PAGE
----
Within this section, there are links, information and resources related to the research, teaching and publications from academics at the University of Strathclyde on the topic of the Epidemiology, Disease, and Infection Control. Many of these resources provide the background for the core lessons for the school engagement project.
Primary Articles and Resources:
Simon Walker on the History of Inoculation: Simon has long had a passion for inoculation history. His MSc research was focused on the introduction of Anti-typhoid inoculation during the First World War and how this impacted on soldiers autonomy over their own bodies. He also carried out the research and wrote the web text for the NLS’s focus on smallpox vaccination within British India in the 19th century. As Co-Ordinator for the school engagement project, Simon has written and edited many of the lessons along with Dr Newlands and has consistently taught each topic along with specialists from the University of Strathclyde.
The Old Closes and Streets of Glasgow – Thomas Annan: In 1868 local printed and photographer Thomas Annan was commissioned by The City of Glasgow Improvement Trust to take pictures of some of the slum areas prior to demolition. This is claimed to be one of the first times photography was used as documentary evidence and his striking images illustrate Glasgow for the poorest classes as it was in incredible detail!
The Victorian Achievement: BBC website on health in 19th century Glasgow: Website explaining the effect of industrialisation and urbanisation on health in Glasgow during the Victorian period. It highlights the cholera epidemics of 1832 and 1848 and the rise of public health as a response to the problem of disease.
Glasgow City Heritage Trust – Glasgow Health: In 2017 Glasgow City Heritage Trust ran a series of lectures and engagement events focused on the health of Glasgow over the last 200 years. One of these events included talks from colleagues from the University of Strathclyde and the Glasgow School of Art. Follow the link to find out more about this engagement project and a host of historical resources.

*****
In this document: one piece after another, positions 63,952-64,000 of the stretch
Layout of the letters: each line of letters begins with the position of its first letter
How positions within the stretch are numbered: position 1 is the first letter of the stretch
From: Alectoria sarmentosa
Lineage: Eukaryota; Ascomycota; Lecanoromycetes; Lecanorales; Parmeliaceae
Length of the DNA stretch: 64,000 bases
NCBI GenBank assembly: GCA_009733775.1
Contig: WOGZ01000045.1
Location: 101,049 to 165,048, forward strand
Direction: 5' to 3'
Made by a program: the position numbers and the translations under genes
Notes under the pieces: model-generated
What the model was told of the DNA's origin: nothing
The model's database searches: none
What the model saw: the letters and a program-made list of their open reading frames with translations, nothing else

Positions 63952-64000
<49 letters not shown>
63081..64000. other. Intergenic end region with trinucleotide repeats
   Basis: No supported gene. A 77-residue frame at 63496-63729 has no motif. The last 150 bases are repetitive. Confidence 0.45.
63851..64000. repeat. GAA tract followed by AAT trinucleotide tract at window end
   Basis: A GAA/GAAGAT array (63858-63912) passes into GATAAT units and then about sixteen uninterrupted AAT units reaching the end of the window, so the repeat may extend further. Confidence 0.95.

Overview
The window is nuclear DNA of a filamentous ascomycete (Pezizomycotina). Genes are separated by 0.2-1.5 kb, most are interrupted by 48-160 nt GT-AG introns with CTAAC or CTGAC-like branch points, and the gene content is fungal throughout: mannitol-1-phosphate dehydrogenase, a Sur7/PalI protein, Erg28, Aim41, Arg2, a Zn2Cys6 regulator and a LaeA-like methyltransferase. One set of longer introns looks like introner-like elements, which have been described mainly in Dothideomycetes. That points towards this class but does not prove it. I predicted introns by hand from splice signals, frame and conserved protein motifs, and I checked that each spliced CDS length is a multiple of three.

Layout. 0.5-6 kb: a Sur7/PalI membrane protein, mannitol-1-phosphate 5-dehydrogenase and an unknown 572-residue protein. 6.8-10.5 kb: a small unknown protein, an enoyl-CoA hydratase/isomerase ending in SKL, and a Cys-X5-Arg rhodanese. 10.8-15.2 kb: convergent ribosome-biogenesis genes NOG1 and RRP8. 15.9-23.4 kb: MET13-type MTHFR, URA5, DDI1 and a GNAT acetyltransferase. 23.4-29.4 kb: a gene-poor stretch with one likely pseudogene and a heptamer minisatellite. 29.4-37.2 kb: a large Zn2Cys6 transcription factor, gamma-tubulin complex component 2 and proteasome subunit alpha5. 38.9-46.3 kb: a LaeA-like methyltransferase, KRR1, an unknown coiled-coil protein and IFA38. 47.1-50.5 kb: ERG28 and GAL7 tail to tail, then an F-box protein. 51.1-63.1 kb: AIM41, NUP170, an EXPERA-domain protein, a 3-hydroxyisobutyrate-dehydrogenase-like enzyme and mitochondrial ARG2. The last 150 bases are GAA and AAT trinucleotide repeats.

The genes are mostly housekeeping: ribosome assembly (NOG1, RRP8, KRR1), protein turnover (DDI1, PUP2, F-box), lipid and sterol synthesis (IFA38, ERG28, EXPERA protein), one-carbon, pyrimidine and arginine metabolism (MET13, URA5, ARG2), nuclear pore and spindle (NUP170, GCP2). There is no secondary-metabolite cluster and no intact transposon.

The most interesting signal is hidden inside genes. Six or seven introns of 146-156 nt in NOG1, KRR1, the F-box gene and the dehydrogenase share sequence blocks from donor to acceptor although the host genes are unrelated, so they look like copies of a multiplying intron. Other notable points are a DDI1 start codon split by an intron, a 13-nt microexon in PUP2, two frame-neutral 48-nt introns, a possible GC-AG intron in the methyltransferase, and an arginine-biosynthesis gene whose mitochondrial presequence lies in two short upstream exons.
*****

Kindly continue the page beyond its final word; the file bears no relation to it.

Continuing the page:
Audio / Visual
Oxfam Video: Cholera programme in Haiti: Oxfam Public Health staff in Artibonite talk about their work in the cholera programme; in particular teaching families how to use aquatabs so that they are protected against the disease and their role in checking that people are using enough.
Video on Cholera in Haiti, 2010: Julie Schindall, media officer in Haiti, discusses Oxfam’s public health work in response to the Cholera outbreak in Haiti.
Unicef Video on Cholera in Haiti, 2010: UNICEF correspondent Chris Niles reports on the increasingly severe cholera epidemic sweeping Haiti.
Video: Combatting Cholera in Zimbabwe: Doctors Without Borders video on the cholera epidemic in Zimbabwe in 2009
Doctors without Borders information on work in Malawi: Information on the Malawi Cholera outbreak in 2009 and the efforts made to both treat patients and prevent further cases.
Doctors Without Borders video on work to provide medical care for people in in the developing world: Doctors Without Borders is an independent humanitarian medical aid organisation. It works to provide medical aid where it is most needed and raise awareness of the plight of the people they help in 65 countries.
This is Zimbabwe: Films showing underlying causes of Cholera: 2009 video footage showing living conditions and water supply in Zimbabwe and its effects upon health, particularly the occurrence of cholera.
Map of Cholera in Haiti: A map showing recent cholera outbreaks in Haiti.
Interactive World map: Interactive World map showing outbreaks of epidemic diseases throughout the world.
Interactive World map of Developed and Developing Countries: Statplanet interactive map – Includes development indicators and measures of development, with a particular focus on health indicators.
Exhibition | Vaccination: Fame, Fear and Controversy, 1798-1998: This is a travelling exhibition that was displayed at the Osler Library of the History of Medicine in 2017. It is presented in partnership with the McGill University Faculty of Medicine and the Freie Universität, Berlin and is curated by Cynthia Tang and Rob Boddice.